At Solar America Solutions, we are especially proud of our patented SunQuest 250® solar thermal collector, now in its 4th generation. The SunQuest 250® is arguably the most efficient solar thermal collector panel on the market capable of output temperatures in excess of 400°F and generation of up to 35,000 BTUs per hour. It also has a limited footprint of just 3′ x 7′, making it possible to get an awful lot out of a relatively small rooftop installation.

We hope the Russian project goes as well as engineers anticipate. If it does, they may motivate airports here in the U.S. to look more seriously at solar thermal. We have plenty of collector panels to accommodate any new projects.


1. Solar Thermal World –

Good News About Solar Thermal and Consumer Awareness

Our role as the designer and manufacturer of the patented SunQuest 250® solar thermal collector affords us plenty of opportunities to interact with business and government leaders interested in developing renewable energy solutions. In that regard, we sometimes wonder about consumer awareness. Are the things we are pursuing part of the public mindset, or is it just our industry and select government leaders that are paying attention?

We are pleased to report that consumer awareness of solar thermal is growing; not only here in the U.S., but also overseas as well. Consider a recent report out of Europe that shows solar thermal is the most well-known renewable heat source among both residential and commercial property owners.




Efforts Are Paying Off

A number of European trade associations banded together some time ago to begin pushing renewable heat sources for both residential and commercial buildings. The associations covered the three most important sources of renewable heat: solar thermal, biomass, and geothermal. They worked with government agencies willing to help increase public awareness, measuring the success of their efforts via the Fair RHC Options and Trade (FROnT) project.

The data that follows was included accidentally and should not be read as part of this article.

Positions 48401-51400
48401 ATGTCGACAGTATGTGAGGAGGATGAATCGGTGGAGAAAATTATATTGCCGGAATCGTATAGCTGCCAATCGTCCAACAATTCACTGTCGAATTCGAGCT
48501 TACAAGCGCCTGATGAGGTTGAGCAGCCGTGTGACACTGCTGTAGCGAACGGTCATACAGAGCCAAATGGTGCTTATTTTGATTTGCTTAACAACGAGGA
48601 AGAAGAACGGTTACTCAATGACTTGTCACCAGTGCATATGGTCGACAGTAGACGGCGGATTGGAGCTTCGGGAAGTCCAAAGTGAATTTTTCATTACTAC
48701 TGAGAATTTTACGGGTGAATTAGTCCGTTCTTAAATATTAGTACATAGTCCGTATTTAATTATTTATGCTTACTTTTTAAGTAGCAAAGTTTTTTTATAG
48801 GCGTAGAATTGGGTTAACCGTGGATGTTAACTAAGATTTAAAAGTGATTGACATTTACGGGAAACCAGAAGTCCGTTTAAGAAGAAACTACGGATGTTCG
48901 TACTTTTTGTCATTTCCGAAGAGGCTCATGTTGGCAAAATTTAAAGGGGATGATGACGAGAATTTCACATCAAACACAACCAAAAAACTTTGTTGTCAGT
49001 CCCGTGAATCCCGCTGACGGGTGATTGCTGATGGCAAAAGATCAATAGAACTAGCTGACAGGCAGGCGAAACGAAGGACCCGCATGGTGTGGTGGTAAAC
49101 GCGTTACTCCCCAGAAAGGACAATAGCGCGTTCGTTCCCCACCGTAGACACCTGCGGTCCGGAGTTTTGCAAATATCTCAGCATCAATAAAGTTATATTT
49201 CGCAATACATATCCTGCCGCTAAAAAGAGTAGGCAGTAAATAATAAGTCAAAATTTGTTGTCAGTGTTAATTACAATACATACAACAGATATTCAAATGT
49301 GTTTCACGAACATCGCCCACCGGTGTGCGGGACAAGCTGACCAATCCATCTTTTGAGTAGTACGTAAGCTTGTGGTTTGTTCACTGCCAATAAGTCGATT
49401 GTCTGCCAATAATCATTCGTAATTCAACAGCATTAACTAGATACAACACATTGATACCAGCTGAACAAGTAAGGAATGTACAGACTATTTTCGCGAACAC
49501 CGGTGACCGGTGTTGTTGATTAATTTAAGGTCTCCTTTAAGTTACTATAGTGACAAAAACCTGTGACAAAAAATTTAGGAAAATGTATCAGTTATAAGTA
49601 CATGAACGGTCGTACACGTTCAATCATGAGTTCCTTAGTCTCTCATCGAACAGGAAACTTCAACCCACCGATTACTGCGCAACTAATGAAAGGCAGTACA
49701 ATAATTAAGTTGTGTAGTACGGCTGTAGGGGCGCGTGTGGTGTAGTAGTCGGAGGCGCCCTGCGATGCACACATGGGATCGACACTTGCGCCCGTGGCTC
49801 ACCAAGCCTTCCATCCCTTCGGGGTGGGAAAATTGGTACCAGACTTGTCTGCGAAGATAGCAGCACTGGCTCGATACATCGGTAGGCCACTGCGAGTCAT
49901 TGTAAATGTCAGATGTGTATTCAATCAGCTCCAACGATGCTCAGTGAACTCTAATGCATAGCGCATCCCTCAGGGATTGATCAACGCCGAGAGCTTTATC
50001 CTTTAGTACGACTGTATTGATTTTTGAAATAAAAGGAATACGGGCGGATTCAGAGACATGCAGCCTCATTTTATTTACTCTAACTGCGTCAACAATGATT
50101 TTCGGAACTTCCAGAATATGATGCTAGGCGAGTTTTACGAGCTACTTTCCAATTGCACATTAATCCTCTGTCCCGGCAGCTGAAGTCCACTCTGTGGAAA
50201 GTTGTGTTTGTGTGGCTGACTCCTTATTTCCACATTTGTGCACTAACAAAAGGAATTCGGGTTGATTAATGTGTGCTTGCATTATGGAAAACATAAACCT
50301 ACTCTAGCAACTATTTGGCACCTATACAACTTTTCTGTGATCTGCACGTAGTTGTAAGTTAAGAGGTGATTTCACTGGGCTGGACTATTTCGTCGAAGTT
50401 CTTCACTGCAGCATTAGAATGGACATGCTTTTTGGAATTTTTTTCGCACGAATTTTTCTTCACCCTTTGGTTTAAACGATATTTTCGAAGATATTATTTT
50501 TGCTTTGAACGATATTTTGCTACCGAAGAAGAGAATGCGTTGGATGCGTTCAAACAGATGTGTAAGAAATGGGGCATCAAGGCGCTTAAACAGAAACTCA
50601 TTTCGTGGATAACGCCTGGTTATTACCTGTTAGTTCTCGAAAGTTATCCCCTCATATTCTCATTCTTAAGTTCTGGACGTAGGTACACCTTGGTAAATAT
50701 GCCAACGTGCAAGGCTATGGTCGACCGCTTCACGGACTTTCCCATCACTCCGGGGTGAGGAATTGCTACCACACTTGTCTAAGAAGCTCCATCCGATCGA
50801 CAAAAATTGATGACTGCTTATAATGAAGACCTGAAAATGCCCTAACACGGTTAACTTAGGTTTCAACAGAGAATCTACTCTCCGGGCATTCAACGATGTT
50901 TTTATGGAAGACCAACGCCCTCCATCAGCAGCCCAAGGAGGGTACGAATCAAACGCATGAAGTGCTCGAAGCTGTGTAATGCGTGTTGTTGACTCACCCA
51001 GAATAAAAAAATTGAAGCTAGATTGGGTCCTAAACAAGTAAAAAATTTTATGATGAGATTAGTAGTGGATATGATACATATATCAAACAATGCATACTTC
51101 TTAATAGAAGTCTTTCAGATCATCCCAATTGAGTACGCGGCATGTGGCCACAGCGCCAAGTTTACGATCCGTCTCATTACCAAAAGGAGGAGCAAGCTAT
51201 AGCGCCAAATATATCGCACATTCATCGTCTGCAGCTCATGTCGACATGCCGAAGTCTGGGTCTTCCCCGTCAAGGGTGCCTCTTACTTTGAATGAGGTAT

Throughout the project, customers have been surveyed about their awareness of renewable heat solutions. Nearly 5,000 have represented the residential sector thus far while 896 represented non-residential, and 585 come from the industrial sector. In all three cases, solar thermal has proved to be the most well-known renewable heat source. Biomass and geothermal have traded the second and third positions throughout.

FROnT officials expect the survey results to continue largely uninterrupted through the end of the project this September (2016). In essence, they are confirming that the efforts to promote solar thermal for space heat are paying off, at least in terms of public awareness.

Greater Awareness at Home

It is encouraging that consumer awareness of solar thermal as a renewable heat source is growing. But there is always room for improvement. Here at home, solar thermal still faces the daunting task of becoming the default option when consumers think about renewable heat. The focus right now tends to be split among the several players without any one being clearly dominant. We need to change that if solar thermal is to realize its maximum potential.